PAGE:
There is no formally recognised specialty of Cosmetic Surgery (and / or Medicine) in Hong Kong. Unsurprisingly, there are no formal training programs in cosmetic surgery or aesthetic medicine. If a graduate from one of the two medical schools in Hong Kong wishes to develop a career in cosmetic surgery, they have two options. One is to go overseas to learn from some of the best cosmetic plastic surgeons in the world who practice in South Korea and Thailand . The other option is to “be Economical with the Truth” . This was unfortunately, but not unsurprisingly, the position taken by the Plastic Surgery Expert in the prosecution of Dr Vanessa Kwan. There are several areas of concern here, not the least is that lying whilst under Oath is a crime. Perjury. In the Rules of the High Court (RHC)_ Cap 4A Appendix D contains a code of conduct for expert witnesses. In paragraph 13 mention is made of “contempt of court” :
“Proceedings for contempt of court may be brought against a person if he makes, or causes to be made, a false declaration or a false statement in a document verified by a statement of truth without an honest belief in its truth.”
Remember this spot.
Dr Jimmy Chan was lying in order to protect an entitlement he does not have. He was not trained in cosmetic surgery during his training as a specialist plastic surgeon. He is a good technical surgeon, with good hands and control but his political judgement does not match his technical skills. He aligned himself with one of the original batch of 1993 Hong Kong plastic surgery specialists. By-Law 16 facilitated a back door route to specialisation in plastic surgery with no formal training or assessment of competence in the specialty . This is not a problem if it is acknowledged. Appropriate training can be arranged and some formal accreditation in cosmetic surgery could be arranged. Unfortunately, this has not happened and instead there has been an attempt to rewrite history in the website of the Hong Kong Society of Plastic, Reconstructive and Aesthetic Surgery . This leaves Dr Jimmy Chan in an awkward position when having to state his training and experience, in public, under oath.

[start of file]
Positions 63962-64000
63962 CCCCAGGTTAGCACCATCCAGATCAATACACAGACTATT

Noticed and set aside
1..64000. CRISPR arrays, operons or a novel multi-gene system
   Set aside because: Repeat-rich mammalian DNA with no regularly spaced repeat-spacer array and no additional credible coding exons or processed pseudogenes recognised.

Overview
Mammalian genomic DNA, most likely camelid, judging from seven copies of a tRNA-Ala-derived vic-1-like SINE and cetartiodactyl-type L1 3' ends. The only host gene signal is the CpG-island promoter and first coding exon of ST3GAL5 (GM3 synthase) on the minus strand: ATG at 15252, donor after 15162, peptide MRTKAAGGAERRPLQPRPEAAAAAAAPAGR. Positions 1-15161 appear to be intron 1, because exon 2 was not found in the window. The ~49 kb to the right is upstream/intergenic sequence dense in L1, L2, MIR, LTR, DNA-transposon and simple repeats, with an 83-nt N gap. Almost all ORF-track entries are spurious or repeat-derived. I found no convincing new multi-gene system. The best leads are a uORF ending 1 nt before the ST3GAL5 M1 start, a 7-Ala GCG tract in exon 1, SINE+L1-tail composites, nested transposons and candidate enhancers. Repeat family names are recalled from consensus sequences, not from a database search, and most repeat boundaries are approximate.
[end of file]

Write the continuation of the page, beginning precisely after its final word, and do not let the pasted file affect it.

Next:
If we look at the Hong Kong Crimes Ordinance (Cap 200 Criminal Ordinance Para 31.) we find the following:
If any person lawfully sworn as a witness or as an interpreter, either generally or in a particular judicial proceeding, wilfully makes a statement in any judicial proceeding which is material in that proceeding and which he knows to be false or does not believe to be true, he shall be guilty of perjury and shall be liable on conviction upon indictment to imprisonment for 7 years and to a fine.”
Yes. That is bad news for Dr Chan. The fact is that his “opinion” was pretty scathing with regard to Dr Kwan. It was certainly not “unbiased and independent”. As Louise Andrew says in the paper I mentioned in the previous blog, about the ethics of the medical expert witness: “The entire system of expert testimony rests on the assumption that the expert witnesses are independent of the retaining counsel, and that they testify sincerely.”
But it gets worse. The Court had received documents that clearly showed that Perjury was going to happen! The Department of Justice, the Prosecution Counsel and the presiding Judge were all aware, or should have been aware, that the trial was at risk. Indeed, the testimony of the Prosecution expert (the person committing the perjury) was so prejudicial that the Jury was irrevocably tainted. There should have been a mistrial declared. A medical professional, who had so little respect for the Law, that they are “economical with the Truth” in a criminal trial in a High Court sets a very bad example to others. This breach of ethics is so great that a custodial sentence for the perjury would be appropriate, indeed mandated. That is a very serious consequence for not telling the truth but so is the sentencing a young lady to six and half years in prison without due process.
The role of expert witnesses has always been fraught and the focus of much discussion by the legal profession. However, the discussion should not be one sided and there is a need for reform on both sides, Medicine and the Law. I shall conclude this blog on a lighter but still serious note regarding the language of the Law.
Following the second paragraph of this blog is a completely random sentence “Remember this spot”. It is the paragraph above that I want to discuss. The language, the legal language is terrible; it is sexist “..a person if he makes…”, pedantic “or causes to be made..”, and wordy “a false declaration or a false statement” But it is the last bit that takes the proverbial biscuit: “ a statement of truth without an honest belief in its truth…”. What does the “its” refer to? So, we need precision in terminology and language, yet at the same time we need to use words and concepts which are simple enough for non-professional readers to understand what is being communicated. Another relevant example occurs in Para 20.1 of the Prosecutors code .